Hollywood tends to make a majority of its money in the summer and most of its summer money on movies about superheroes—even more acutely in the past decade:
Batman, Batman Begins, The Dark Knight, Spider-Man and its sequels, Iron Man, and the X-Men trilogy are only some of the superhero films that became among the biggest hits (in the hottest months) of their respective years.
But these movies might not have happened if not for Superman: The Movie (1978), the first big-budget theatrical release about a superhero.
(I'm not counting the campy 1966 Batman film and the various 1940s superhero serials, but not just because of their lower budgets; Superman: The Movie was the first theatrical release about a superhero done "realistically." Another qualification: although Superman: The Movie debuted in December, most superhero movies in its wake have come out in summer.)
Before Superman: The Movie, Hollywood questioned who besides 10-year-old boys would go to a movie about a comic book character—especially a comic book character done realistically. (And wouldn't that then also scare off the 10-year-old boys?)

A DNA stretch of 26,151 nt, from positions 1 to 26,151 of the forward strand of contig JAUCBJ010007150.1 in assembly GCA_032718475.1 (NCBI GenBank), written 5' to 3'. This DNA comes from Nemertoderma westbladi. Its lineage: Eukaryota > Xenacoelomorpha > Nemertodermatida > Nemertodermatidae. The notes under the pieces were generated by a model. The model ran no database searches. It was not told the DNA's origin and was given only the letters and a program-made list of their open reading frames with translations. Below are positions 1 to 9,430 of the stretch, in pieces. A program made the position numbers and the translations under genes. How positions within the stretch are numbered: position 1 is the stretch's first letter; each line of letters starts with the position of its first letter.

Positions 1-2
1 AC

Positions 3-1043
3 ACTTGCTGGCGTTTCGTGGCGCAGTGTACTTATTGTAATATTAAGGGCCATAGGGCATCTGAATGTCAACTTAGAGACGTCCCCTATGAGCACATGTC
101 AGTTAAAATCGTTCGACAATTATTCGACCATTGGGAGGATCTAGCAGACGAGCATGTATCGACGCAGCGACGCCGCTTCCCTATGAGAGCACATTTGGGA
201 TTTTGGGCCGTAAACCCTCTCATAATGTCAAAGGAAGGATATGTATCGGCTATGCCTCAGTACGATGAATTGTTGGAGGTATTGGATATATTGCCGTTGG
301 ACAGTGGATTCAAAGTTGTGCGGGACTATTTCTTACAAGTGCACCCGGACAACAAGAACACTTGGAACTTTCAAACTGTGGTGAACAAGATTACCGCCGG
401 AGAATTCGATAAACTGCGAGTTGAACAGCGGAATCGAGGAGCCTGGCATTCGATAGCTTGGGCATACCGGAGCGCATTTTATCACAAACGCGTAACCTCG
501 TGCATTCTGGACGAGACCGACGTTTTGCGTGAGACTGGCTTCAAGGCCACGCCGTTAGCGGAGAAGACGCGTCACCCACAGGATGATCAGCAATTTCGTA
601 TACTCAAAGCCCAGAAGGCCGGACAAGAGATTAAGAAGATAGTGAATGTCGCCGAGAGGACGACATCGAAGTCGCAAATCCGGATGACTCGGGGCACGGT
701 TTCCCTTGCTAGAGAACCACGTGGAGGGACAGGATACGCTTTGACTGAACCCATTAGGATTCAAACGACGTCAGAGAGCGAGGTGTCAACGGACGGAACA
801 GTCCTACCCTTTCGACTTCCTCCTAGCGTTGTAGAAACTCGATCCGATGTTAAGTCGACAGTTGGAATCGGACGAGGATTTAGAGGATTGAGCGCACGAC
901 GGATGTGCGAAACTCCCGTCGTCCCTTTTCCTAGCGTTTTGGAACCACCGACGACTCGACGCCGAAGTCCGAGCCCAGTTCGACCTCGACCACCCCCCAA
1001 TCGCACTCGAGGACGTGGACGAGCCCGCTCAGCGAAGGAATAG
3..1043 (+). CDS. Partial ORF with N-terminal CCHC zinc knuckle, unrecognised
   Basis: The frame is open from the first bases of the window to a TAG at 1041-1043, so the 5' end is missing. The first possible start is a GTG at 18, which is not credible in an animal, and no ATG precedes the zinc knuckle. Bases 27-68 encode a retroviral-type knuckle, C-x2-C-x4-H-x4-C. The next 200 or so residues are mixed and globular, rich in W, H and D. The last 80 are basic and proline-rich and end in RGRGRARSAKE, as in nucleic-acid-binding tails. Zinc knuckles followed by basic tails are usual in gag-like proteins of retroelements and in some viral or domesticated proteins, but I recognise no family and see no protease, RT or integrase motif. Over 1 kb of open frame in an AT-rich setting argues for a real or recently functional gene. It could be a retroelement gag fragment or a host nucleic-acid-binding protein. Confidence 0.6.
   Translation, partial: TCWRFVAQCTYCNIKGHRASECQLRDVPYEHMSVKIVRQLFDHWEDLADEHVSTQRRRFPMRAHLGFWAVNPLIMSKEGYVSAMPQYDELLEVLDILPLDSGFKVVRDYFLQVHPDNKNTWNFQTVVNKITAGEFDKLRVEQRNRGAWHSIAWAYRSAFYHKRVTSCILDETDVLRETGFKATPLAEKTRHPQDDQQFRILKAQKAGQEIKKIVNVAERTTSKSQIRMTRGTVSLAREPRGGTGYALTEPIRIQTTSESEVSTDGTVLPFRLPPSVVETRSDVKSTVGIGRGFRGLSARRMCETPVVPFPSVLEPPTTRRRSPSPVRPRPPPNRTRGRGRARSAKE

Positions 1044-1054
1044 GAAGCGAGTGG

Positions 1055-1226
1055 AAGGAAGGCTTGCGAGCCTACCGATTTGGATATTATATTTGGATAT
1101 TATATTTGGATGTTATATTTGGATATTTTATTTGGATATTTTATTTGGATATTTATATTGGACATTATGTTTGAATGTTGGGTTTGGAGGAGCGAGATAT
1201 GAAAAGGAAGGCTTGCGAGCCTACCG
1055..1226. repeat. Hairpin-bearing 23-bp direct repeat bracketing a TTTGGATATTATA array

Yet Hollywood did, of course, take the risk on Superman: The Movie, probably due in some part to the heart of the film—and it wasn't just 10-year-old boys (or comics fans of any age) who made it an epic success.
The simple summary thus far:
- There might not be big-budget superhero movies without Superman: The Movie.
- There would be no Superman: The Movie without Superman.
- There would be no Superman without Jerry and Joe.
Avatar and Sherlock Holmes don't feature superheroes as traditionally defined, and Avatar isn't based on material established in another medium, but they are nonetheless among a group described as "comic book movies." (Also, both came out not in summer but during the Christmas season, typically the province of any given year's most prestigious offerings. Maybe that influence of Superman: The Movie has come full circle.)
Other comic book movies include the Star Trek, Indiana Jones, and Transformers franchises. These properties are based, respectively, on a TV show, adventure movie serials, and a toy line (although for all I know, some of those may have been inspired by comics!).
Today, kids are more likely to discover superheroes via movies, TV shows, or games rather than comics. I can't speculate how Jerry and Joe would've felt about that, though filmed entertainment about superheroes surely does motivate some kids to seek out superhero comics. Anything that gets young people to read is a positive.
In any event, we all want a good story; the Boys of Steel helped prove that a good superhero story is not just for kids—and not just for comics.